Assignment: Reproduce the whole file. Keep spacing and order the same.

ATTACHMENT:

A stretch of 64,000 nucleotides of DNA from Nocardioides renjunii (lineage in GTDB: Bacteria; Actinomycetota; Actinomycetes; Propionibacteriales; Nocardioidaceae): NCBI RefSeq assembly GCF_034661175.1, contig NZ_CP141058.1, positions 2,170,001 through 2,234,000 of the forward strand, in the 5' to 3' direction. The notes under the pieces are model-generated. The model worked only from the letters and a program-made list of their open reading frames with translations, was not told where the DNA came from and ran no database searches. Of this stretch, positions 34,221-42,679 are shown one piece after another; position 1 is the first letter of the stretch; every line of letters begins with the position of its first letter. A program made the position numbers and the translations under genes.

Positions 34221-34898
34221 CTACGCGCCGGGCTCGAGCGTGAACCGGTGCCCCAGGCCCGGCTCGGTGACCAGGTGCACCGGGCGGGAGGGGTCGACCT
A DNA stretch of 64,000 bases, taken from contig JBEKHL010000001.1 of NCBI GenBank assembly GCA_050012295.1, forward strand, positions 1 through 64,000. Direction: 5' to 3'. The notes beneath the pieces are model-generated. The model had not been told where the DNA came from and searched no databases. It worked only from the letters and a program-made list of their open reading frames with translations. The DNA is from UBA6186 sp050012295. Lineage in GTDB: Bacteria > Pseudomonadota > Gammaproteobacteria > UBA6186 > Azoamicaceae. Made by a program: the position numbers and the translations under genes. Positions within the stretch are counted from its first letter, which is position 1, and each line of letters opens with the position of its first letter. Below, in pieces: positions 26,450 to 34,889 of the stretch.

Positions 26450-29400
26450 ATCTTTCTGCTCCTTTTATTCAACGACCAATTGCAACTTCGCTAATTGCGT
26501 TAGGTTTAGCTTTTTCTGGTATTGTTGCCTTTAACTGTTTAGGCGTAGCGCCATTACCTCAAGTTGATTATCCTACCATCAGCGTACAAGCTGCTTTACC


A stretch of 64,000 nucleotides of DNA from Nocardioides renjunii (lineage in GTDB: Bacteria; Actinomycetota; Actinomycetes; Propionibacteriales; Nocardioidaceae): NCBI RefSeq assembly GCF_034661175.1, contig NZ_CP141058.1, positions 2,170,001 through 2,234,000 of the forward strand, in the 5' to 3' direction. The notes under the pieces are model-generated. The model worked only from the letters and a program-made list of their open reading frames with translations, was not told where the DNA came from and ran no database searches. Of this stretch, positions 34,221-42,679 are shown one piece after another; position 1 is the first letter of the stretch; every line of letters begins with the position of its first letter. A program made the position numbers and the translations under genes.

Positions 34221-34898
34221 CTACGCGCCGGGCTCGAGCGTGAACCGGTGCCCCAGGCCCGGCTCGGTGACCAGGTGCACCGGGCGGGAGGGGTCGACCT
A DNA stretch of 64,000 bases, taken from contig JBEKHL010000001.1 of NCBI GenBank assembly GCA_050012295.1, forward strand, positions 1 through 64,000. Direction: 5' to 3'. The notes beneath the pieces are model-generated. The model had not been told where the DNA came from and searched no databases. It worked only from the letters and a program-made list of their open reading frames with translations. The DNA is from UBA6186 sp050012295. Lineage in GTDB: Bacteria > Pseudomonadota > Gammaproteobacteria > UBA6186 > Azoamicaceae. Made by a program: the position numbers and the translations under genes. Positions within the stretch are counted from its first letter, which is position 1, and each line of letters opens with the position of its first letter. Below, in pieces: positions 26,450 to 34,889 of the stretch.

Positions 26450-29400
26450 ATCTTTCTGCTCCTTTTATTCAACGACCAATTGCAACTTCGCTAATTGCGT
26501 TAGGTTTAGCTTTTTCTGGTATTGTTGCCTTTAACTGTTTAGGCGTAGCGCCATTACCTCAAGTTGATTATCCTACCATCAGCGTACAAGCTGCTTTACC